Catholic churches organize 'alternatives' to Halloween

Prayer vigils, Masses, and Christian rock concerts

(ANSA) - Rome, October 30 - Throughout Italy, the Catholic church has taken pains to organize October 31 events in hopes of drawing youth away from the temptation of carving a pumpkin or attending a Halloween costume party.
    Alternative events include all-night prayer vigils, Masses, and Christian rock concerts.
    "It's OK to have a party if the children want one, but let us not forget All Saints' Day and All Souls' Day (November 1 and 2, respectively)," said Catholic weekly Famiglia Cristiana (Christian Family).
    "This kind of feast...does not belong to our Christian roots," commented the bishop of Assisi, Monsignor Domenico Sorrentino.
    Halloween is not a traditional date on the Italian calendar but has been growing in popularity in recent years, with trick-or-treating becoming more common and pumpkin sales rising.
    Codacons, a consumer group, says some 10 million Italians celebrate the festival each year, with a turnover estimated at some 300 million euros ($420 million).
    More than a million pumpkins are sold over the holiday while fancy-dress shops whose traditional bonanza used to come at Carnival time in February now make a killing in masks, costumes and accessories.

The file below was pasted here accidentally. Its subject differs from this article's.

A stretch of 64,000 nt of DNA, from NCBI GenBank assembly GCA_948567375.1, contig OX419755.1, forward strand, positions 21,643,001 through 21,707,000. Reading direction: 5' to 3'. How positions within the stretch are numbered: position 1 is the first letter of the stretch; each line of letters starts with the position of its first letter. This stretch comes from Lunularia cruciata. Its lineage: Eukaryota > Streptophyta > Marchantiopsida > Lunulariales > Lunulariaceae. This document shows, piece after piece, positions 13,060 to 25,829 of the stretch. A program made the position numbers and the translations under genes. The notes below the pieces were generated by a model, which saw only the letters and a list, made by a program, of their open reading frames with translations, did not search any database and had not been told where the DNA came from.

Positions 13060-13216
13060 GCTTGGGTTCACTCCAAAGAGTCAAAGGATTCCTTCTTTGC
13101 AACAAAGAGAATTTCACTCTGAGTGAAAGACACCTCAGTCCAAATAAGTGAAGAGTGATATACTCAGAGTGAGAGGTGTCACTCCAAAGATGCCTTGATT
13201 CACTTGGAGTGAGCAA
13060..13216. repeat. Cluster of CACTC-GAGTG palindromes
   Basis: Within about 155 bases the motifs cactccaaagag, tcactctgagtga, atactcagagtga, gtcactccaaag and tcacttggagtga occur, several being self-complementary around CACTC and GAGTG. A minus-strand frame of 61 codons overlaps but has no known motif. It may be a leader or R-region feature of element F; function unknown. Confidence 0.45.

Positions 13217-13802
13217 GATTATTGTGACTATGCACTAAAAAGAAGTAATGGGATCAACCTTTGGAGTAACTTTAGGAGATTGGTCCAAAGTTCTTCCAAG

One place in Italy has a much longer Halloween history.
    A small town in the southeastern region of Puglia, Orsara di Puglia, has been celebrating it for the past 1,000 years.
    According to local historians, the only real difference between the American tradition and the town's version of Halloween is the date.
    Halloween, a secular take on All Hallows Eve, the night before All Saints Day, is traditionally celebrated on the night of October 31, but in Orsara di Puglia the pumpkins come out on the evening between November 1 (All Saints Day) and Nov 2 (All Souls Day).
    Hollowed-out and candle-lit pumpkins are placed outside homes on the evening of All Saints Day to keep away evil spirits and witches.
    Townsfolks also light huge bonfires in the streets so as to illuminate the path of souls on their way to Purgatory.
    Historians have traced Orsara's tradition back to a short-lived 8th-century incursion by a Germanic people, the Longobards, who in more northern parts supplanted older civilisations and reigned as the Lombards.


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